A Cowboy’s Mama Wrestles with A Cowboy’s Dream


I am the mother of a saddle bronc ride–– a mix of pride and fear

I hear the clang of flesh on steel

I see the beast’s flaring nostrils, glaring eyes, pawing feet

I want my son to have the ride of his life

I am the mother of a saddle bronc rider–– a mix of pride and fear


I pretend to ride as second flash by, trying to understand the thrill

I feel the rocking of the saddle underneath me

I touch the air as it thrashes past

I worry my son will get slammed to the ground, hurt, in need

I cry at the thought of broken bones or worse

I am the mother of a saddle bronc rider––a mix of pride and fear


I understand his desire to thrive

I say I trust our Heavenly Father to keep him by his side

I dream of my son in a place of peace

I try to smile and be strong, to support, and hang on

I hope he reaches his dreams, I do, yet still

I am the mother of a saddle bronc rider–– a mix of pride and fear


My son, Marshall Peone, decided to saddle bronc ride in college. His daddy saddle bronc rode in high school and college as well as all Indian rodeos in Canada and the U.S. His oldest brother saddle bronc rode in college and for all Indian rodeos. Marshall decided it was his turn and re-opened the shoots for Eastern Washington University’s rodeo team after being out to pasture for ­­­­­twenty years.

He rode solo for two years and finally was able to recruit teammates and is currently the team’s president.  He had a vision. A dream. The drive to get it up, in the saddle, and start bucking. He wasn’t about to sit in the truck or go home. Five EWU students currently make up the team: two bull riders, one saddle bronc rider, three barrel racers, and agoat tier.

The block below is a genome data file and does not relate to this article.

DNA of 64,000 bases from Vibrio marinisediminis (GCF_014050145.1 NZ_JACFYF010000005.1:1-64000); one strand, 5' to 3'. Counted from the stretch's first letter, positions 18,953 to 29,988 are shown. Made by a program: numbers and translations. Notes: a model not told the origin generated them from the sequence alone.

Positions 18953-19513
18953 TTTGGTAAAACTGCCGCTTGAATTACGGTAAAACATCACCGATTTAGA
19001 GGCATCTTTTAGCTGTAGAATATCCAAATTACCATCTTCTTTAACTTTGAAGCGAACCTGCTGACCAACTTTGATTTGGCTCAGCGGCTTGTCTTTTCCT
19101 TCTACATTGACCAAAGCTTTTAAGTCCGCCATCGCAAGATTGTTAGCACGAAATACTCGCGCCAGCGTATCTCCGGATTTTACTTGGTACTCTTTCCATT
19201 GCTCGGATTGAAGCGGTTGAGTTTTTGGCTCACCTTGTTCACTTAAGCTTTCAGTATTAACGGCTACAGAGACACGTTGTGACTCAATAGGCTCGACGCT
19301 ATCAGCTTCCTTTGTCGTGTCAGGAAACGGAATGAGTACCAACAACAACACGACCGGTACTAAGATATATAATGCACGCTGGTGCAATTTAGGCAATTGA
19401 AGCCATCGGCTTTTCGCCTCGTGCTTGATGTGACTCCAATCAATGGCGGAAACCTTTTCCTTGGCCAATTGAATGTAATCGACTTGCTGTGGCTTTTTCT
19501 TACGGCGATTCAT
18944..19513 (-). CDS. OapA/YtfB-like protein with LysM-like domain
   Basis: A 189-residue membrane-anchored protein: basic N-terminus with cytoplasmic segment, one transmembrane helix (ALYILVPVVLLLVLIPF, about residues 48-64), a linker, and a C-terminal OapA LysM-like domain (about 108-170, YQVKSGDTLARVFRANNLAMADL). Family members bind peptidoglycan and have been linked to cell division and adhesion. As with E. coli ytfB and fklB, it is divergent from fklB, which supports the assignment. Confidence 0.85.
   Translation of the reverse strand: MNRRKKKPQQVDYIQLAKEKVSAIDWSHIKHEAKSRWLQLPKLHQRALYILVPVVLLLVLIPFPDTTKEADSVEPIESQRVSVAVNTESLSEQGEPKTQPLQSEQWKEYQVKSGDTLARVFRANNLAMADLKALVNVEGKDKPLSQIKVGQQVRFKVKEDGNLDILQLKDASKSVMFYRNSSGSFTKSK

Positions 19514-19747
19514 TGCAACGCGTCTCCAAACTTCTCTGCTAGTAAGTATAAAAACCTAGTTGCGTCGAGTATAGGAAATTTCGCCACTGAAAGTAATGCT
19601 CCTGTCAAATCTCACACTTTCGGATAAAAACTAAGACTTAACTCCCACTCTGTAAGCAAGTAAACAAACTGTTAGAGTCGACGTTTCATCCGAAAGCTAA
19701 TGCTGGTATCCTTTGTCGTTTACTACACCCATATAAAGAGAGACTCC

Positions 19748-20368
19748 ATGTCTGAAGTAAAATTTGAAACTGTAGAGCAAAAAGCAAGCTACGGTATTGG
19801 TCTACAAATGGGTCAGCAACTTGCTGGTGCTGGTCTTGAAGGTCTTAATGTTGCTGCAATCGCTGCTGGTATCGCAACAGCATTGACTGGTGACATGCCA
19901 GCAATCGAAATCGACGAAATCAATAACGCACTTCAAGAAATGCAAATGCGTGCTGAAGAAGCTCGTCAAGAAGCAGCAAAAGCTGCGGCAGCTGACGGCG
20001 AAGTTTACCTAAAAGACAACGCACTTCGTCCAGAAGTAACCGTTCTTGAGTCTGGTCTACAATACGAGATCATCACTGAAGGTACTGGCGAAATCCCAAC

A young cowboy dreamt for years of hittin’ the road, trailin’ dust as he sped from rodeo to rodeo in hopes of sittin’ a saddle hooked to a bronc for eight short seconds.

It’s amazing how the Lord uncinches fear and saddles up trust as time goes by. I now look forward to watching Marshall ride. Just when I’m getting’ balanced in the saddle, he’s about to graduate. But I think he’ll keep headin’ down the road with his pro-west rodeo card in tow.



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  1. You’ve found your poetryCourage! Look how you fly!

    Thanks for sharing this piece. I’d like to watch him ride sometime. 🙂


    1. Carmen Peone says:

      Darlene, aw, thank you! Yes, some time I will have to take you with me to watch him. He’s almost done with college and will then be with the pro-west circuit. It’s a hoot.

  2. Alice Trego says:

    Great story, Carmen! I completely understand the trepidation in your words, worried about your son, yet proud he’s followed his dream. I enjoyed reading your poem, too 🙂

    1. Carmen Peone says:

      Thank you, Alice. I only get to watch him ride once or twice a year. I Barrel raced in college, much safer and easier on the body! Enjoy rodeos, but when it’s your youngest it’s a little different. Got to let them grow up, spread their wings and fly.